Limón residents keep up pressure on lawmakers to approve Chinese loan
Hundreds of Caribbean residents on Tuesday traveled from the province of Limón to San José to urge lawmakers to expedite a Chinese loan to finance the expansion of Route 32, the main highway connecting the province with the capital.
At least 25 buses and smaller vehicles left Guápiles at 10 a.m., and after arriving in San José, began driving slowly through the city streets causing traffic jams.
The protesters call themselves “the Caribbean Force,” and in the early afternoon, they headed to the Legislative Assembly to demand a meeting with lawmakers.
Shortly after, some of the group’s leaders met with Elibeth Venegas of the ruling National Liberation Party, Walter Céspedes of the Social Christian Unity Party, and Manuel Hernández of the Libertarian Movement Party.
In a statement, the “Caribbean Force” claimed the “Chinese company CHEC is the only one capable of carrying out the expansion project.” The statement also criticized recent newspaper ads placed by local entrepreneurs claiming to be “a local alternative for the [Route 32] project.”
Protesters said the local group’s proposal “will condemn Limón to waiting at least 15 more years for new project plans, budgets and public bids.”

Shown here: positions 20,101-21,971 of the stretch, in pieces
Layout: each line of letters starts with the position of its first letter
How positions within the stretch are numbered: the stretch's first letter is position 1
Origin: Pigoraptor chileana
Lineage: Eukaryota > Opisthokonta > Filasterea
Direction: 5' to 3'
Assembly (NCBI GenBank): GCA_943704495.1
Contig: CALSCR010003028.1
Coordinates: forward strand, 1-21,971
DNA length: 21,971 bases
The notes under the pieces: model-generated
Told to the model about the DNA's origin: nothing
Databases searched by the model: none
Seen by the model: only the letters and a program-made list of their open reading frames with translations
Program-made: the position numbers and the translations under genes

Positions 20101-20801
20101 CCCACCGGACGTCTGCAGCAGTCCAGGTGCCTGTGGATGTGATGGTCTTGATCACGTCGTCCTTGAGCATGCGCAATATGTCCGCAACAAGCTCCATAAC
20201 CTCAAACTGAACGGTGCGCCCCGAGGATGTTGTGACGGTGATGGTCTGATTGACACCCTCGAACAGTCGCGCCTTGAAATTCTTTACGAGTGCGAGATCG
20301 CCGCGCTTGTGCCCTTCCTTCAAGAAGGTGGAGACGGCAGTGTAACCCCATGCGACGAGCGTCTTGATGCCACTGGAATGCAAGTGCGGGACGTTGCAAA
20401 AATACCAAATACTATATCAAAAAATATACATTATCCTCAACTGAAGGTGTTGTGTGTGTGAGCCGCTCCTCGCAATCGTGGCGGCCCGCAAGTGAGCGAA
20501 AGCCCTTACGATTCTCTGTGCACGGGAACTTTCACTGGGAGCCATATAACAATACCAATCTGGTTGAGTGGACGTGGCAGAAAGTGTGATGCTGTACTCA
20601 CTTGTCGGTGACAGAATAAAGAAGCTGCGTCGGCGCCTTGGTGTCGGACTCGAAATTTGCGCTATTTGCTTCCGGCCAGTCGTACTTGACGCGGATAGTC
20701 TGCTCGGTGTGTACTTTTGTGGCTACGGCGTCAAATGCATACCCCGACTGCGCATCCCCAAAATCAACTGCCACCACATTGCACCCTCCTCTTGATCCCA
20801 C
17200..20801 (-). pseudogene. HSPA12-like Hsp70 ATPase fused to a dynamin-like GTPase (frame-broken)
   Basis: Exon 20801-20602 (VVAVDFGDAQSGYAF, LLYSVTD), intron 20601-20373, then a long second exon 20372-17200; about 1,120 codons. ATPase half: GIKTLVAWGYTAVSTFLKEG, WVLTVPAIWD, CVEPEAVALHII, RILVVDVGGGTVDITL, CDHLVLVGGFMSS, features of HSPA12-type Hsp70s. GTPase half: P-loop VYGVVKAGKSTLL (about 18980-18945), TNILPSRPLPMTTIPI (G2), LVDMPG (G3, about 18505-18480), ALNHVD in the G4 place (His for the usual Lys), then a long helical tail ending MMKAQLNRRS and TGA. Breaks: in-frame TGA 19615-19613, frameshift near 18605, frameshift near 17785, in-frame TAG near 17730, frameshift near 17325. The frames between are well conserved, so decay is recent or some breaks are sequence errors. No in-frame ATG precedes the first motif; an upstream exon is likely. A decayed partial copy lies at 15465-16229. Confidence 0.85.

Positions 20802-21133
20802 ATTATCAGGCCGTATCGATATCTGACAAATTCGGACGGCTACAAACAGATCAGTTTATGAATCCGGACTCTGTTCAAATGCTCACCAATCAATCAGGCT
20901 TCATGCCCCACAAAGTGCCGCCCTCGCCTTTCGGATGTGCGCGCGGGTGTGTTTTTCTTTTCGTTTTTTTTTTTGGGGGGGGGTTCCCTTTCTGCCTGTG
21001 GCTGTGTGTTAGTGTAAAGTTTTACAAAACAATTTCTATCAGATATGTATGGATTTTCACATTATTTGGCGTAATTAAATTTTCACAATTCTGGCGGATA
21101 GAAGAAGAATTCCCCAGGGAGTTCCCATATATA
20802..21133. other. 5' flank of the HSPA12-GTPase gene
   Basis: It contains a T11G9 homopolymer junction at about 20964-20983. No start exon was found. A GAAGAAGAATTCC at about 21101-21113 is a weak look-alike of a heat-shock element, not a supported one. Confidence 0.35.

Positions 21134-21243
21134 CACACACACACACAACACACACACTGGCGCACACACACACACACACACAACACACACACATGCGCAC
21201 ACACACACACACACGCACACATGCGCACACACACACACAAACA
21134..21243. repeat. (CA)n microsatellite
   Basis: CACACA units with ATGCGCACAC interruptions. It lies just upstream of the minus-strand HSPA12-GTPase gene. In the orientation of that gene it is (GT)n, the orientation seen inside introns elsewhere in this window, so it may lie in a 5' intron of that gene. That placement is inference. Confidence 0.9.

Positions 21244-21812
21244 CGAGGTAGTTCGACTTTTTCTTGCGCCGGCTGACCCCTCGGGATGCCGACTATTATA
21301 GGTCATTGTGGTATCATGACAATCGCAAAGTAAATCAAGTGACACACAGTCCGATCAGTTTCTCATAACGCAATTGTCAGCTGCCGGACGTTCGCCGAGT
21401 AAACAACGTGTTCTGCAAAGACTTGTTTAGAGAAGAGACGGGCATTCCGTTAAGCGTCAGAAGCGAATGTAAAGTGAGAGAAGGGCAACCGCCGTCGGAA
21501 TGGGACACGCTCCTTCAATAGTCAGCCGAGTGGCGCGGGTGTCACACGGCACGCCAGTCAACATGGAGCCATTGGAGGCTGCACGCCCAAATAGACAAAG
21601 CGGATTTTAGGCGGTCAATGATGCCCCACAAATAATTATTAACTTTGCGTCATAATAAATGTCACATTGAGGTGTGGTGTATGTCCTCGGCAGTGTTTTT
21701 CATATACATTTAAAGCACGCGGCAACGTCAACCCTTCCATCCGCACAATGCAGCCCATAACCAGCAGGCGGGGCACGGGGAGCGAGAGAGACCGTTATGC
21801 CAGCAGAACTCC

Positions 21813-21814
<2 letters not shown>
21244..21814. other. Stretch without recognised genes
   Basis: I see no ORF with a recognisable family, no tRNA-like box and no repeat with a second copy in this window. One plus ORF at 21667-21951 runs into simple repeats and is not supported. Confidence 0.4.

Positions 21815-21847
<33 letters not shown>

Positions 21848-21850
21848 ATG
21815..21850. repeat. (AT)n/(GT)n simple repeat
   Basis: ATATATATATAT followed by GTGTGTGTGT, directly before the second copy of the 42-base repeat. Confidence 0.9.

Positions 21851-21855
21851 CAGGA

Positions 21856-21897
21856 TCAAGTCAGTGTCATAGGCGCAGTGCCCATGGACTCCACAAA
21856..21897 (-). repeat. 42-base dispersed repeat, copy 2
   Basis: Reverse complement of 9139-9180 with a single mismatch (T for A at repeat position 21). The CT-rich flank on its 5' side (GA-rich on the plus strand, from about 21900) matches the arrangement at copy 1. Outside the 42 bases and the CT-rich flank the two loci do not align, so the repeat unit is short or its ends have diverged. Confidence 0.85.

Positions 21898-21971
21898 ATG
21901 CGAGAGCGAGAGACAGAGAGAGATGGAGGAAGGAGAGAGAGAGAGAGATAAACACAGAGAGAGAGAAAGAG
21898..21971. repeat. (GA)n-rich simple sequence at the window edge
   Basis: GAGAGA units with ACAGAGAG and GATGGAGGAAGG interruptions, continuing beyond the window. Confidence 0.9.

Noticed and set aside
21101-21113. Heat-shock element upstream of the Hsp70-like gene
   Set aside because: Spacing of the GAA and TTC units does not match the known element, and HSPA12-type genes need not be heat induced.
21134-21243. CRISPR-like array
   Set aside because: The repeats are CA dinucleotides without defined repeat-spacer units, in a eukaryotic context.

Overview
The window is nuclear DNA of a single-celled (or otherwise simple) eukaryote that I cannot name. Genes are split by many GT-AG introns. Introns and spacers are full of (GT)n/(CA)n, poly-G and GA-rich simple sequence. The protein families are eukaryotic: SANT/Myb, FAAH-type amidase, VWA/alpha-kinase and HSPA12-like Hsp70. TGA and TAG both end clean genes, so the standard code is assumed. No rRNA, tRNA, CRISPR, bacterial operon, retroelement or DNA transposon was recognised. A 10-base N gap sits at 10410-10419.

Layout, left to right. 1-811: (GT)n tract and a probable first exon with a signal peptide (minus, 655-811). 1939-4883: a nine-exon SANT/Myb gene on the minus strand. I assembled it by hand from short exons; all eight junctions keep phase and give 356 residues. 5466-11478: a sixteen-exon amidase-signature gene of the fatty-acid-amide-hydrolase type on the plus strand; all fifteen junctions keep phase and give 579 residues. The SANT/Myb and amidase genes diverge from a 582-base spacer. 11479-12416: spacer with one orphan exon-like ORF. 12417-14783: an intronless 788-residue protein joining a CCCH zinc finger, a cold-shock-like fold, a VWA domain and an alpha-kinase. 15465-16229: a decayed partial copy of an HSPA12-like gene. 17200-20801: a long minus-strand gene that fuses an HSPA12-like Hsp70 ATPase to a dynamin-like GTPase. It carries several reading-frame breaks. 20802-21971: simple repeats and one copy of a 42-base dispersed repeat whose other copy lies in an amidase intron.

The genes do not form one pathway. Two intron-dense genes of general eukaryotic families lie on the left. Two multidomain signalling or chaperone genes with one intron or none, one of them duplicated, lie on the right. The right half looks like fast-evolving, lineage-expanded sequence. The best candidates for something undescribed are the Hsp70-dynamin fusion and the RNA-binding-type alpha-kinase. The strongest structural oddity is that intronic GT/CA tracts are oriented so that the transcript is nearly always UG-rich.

President Laura Chinchilla’s administration supports the highway’s expansion – with help from China – from two to four lanes along most of the 107-kilometer route, which they say will improve access to the province, particularly to the ports of Limón and Moín, two key exit routes for the country’s exports.
If approved by lawmakers, the expansion would be be financed by a $465 million loan from the Chinese government and carried out by the Chinese Harbour Engineering Company (CHEC).
Following the bill’s approval in the Assembly’s Financial Affairs Commission in February, several professional associations and private-sector chambers have expressed strong reservations about granting the project to the Chinese company. The cost is too high, they say, and the contract is unfair to the country.
In order to become a law, the bill authorizing the loan must be voted on twice by the full Assembly and signed by President Chinchilla.
At the end of Tuesday’s meeting with protesters, legislator Walter Céspedes said he believes the bill could be approved in a first round of debate next week, as most lawmakers support the proposal.
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